The Body Papers: A Memoir
with Grace Talusan, in conversation with Elif Armbruster
Born in the Philippines, young Grace Talusan moves with her family to a New England suburb in the 1970s. At school, she confronts racism as one of the few kids with a brown face. At home, the confusion is worse: her grandfather’s nightly visits to her room leave her hurt and terrified, and she learns to build a protective wall of silence that maps onto the larger silence practiced by her Catholic Filipino family. Talusan learns as a teenager that her family’s legal status in the country has always hung by a thread—for a time, they were “illegal.” Family, she’s told, must be put first.
The abuse and trauma Talusan suffers as a child affects all her relationships, her mental health, and her relationship with her own body. Later, she learns that her family history is threaded with violence and abuse. And she discovers another devastating family thread: cancer. In her thirties, Talusan must decide whether to undergo preventive surgeries to remove her breasts and ovaries. Despite all this, she finds love, and success as a teacher. On a fellowship, Talusan and her husband return to the Philippines, where she revisits her family’s ancestral home and tries to reclaim a lost piece of herself.
Not every family legacy is destructive. From her parents, Talusan has learned to tell stories in order to continue. The generosity of spirit and literary acuity of this debut memoir are a testament to her determination and resilience. In excavating such abuse and trauma, and supplementing her story with government documents, medical records, and family photos, Talusan gives voice to unspeakable experience, and shines a light of hope into the darkness.
Grace Talusan was born in the Philippines and raised in New England. As a toddler, she came to the US with her parents from the Philippines. She grew up in New England and became a US citizen in her twenties. She graduated from the MFA Program in Writing at UC Irvine and then taught in the creative writing program at the University of Oregon. She returned to Tufts University, where for many years, she taught writing in the English Department and courses in the Jonathan M. Tisch College of Civic Life at Tufts University. She is the recipient of a U.S. Fulbright Fellowship to the Philippines and an Artist Fellowship Award from the Massachusetts Cultural Council. She has published in Brevity, Creative Nonfiction, Boston Magazine, Boston Globe, The Rumpus, and many others. She is a longtime member and teacher at Grub Street, an independent creative writing center, and lives outside of Boston with her husband. Currently, Talusan is the Fannie Hurst Writer-in-Residence at Brandeis University. The Body Papers, winner of the Restless Books Prize for New Immigrant Writing, is her first book.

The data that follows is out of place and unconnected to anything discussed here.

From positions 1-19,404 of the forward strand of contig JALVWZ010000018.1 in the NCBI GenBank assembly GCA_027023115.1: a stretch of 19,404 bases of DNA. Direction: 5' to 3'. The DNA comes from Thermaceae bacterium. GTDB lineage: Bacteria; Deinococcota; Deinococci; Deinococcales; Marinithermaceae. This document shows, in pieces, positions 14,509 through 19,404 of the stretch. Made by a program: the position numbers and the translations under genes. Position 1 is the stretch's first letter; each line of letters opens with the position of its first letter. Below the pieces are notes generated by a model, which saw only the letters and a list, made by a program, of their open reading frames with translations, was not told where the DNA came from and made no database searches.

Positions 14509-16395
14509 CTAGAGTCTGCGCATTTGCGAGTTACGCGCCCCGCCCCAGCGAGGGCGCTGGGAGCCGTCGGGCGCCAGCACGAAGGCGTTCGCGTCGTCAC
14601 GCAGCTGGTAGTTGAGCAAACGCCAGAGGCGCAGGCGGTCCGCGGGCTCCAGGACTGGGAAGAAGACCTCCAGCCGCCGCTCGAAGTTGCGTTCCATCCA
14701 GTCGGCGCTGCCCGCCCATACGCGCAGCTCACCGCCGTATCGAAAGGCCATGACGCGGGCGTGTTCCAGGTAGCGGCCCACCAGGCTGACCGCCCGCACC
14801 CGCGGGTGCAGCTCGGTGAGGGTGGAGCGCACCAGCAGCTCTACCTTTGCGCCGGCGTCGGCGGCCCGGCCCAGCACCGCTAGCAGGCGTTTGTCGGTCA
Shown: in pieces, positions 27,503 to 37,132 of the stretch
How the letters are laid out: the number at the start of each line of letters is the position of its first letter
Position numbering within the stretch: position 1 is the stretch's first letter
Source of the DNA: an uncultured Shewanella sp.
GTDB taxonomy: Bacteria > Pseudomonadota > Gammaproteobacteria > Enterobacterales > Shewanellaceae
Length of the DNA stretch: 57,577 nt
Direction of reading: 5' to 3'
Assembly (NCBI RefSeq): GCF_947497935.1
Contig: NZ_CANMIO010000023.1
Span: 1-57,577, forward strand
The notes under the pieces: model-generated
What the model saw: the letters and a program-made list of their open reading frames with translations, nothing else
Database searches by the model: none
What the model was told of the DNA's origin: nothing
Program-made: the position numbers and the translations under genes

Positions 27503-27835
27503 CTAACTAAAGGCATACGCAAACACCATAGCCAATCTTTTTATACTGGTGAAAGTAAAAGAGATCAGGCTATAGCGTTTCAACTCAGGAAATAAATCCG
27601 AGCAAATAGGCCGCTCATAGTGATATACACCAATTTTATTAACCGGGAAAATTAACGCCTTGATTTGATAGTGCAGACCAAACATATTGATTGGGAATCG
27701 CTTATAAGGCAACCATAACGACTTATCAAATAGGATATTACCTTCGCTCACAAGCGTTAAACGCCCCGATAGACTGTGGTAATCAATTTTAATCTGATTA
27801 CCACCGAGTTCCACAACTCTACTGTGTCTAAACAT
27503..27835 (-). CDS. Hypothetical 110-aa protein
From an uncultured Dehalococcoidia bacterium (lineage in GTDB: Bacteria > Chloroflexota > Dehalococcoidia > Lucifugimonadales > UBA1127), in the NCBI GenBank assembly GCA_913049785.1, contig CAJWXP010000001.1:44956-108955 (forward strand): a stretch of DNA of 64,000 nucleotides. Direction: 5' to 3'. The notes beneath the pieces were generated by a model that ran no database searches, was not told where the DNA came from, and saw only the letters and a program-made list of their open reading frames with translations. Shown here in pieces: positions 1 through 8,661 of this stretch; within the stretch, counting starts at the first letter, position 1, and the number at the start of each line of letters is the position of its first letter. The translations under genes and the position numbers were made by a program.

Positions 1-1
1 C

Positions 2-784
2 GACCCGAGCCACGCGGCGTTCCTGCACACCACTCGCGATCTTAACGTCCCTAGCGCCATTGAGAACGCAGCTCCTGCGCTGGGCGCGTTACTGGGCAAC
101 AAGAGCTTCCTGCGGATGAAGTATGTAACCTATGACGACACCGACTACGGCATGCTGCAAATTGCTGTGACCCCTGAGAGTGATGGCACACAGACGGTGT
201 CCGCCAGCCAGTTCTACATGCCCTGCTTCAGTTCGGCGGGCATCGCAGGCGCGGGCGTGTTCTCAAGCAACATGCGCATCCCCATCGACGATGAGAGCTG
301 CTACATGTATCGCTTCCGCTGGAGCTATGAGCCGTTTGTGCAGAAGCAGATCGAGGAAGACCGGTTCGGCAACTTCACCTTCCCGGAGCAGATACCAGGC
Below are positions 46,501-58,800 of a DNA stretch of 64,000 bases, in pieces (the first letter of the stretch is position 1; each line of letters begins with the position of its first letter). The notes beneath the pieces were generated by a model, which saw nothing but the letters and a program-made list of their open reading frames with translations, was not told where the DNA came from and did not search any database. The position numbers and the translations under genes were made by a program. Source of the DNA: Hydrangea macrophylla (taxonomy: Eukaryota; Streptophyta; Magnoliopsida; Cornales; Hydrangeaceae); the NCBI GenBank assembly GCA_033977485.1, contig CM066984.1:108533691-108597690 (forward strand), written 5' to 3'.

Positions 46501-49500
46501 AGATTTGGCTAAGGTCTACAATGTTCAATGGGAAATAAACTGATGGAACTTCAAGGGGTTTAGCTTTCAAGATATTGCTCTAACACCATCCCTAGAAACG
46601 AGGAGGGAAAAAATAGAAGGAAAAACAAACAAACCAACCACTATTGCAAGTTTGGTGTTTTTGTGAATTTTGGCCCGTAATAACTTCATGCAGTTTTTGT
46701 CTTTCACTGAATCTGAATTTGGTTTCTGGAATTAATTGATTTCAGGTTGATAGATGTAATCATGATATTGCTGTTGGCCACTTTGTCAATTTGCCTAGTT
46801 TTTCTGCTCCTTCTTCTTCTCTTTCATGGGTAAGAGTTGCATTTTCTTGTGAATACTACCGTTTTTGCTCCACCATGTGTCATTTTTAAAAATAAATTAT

Elif Armbruster, PhD, is an Associate Professor of English at Suffolk University where she focuses her teaching and research on American literature, women's writing, and ethnic and immigrant studies. In addition to her book, Domestic Biographies: Stowe, Howells, James, and Wharton at Home, Elif has published and delivered papers on Louisa May Alcott, Willa Cather, Laura Ingalls Wilder, Anchee Min, and Laura Esquivel, among many others. She is currently working on a study of "Nasty Women" in American Literature as well as writing a memoir, for which she is enrolled in a yearlong course at Grub Street, where she had the good fortune to meet Grace Talusan.
This event is part of “Women, Agency, and the Meaning of Home," in honor of Women's History Month and International Women's Day (March 8). Join us for our next two events that examine female agency and multicultural identities:
What the Books Don't Tell You
Lecture with former Boston Literary District Writer-in-Residence Justine Chang
12-1 pm on March 10, 2020
A Conversation on Female Agency: Displacement and Power During Political Turmoil
Discussion with authors Marjan Kamali and Katrin Schumann
6-7 pm on March 12, 2020